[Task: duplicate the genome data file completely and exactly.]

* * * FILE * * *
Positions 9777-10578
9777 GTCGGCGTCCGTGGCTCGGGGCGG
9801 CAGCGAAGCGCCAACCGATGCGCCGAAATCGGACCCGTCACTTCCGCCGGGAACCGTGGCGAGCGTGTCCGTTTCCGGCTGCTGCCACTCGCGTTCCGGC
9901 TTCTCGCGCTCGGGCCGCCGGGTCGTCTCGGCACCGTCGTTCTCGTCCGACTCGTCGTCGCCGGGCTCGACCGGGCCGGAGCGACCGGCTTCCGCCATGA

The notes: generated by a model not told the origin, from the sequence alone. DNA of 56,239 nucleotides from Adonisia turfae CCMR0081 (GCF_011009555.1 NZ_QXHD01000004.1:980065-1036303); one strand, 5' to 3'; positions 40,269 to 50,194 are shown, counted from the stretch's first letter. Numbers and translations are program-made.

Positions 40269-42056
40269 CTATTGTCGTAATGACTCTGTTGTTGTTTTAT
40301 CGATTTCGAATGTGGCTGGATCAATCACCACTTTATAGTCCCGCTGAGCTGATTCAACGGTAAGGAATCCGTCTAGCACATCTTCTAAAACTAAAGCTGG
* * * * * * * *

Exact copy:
Positions 9777-10578
9777 GTCGGCGTCCGTGGCTCGGGGCGG
9801 CAGCGAAGCGCCAACCGATGCGCCGAAATCGGACCCGTCACTTCCGCCGGGAACCGTGGCGAGCGTGTCCGTTTCCGGCTGCTGCCACTCGCGTTCCGGC
9901 TTCTCGCGCTCGGGCCGCCGGGTCGTCTCGGCACCGTCGTTCTCGTCCGACTCGTCGTCGCCGGGCTCGACCGGGCCGGAGCGACCGGCTTCCGCCATGA

The notes: generated by a model not told the origin, from the sequence alone. DNA of 56,239 nucleotides from Adonisia turfae CCMR0081 (GCF_011009555.1 NZ_QXHD01000004.1:980065-1036303); one strand, 5' to 3'; positions 40,269 to 50,194 are shown, counted from the stretch's first letter. Numbers and translations are program-made.

Positions 40269-42056
40269 CTATTGTCGTAATGACTCTGTTGTTGTTTTAT
40301 CGATTTCGAATGTGGCTGGATCAATCACCACTTTATAGTCCCGCTGAGCTGATTCAACGGTAAGGAATCCGTCTAGCACATCTTCTAAAACTAAAGCTGG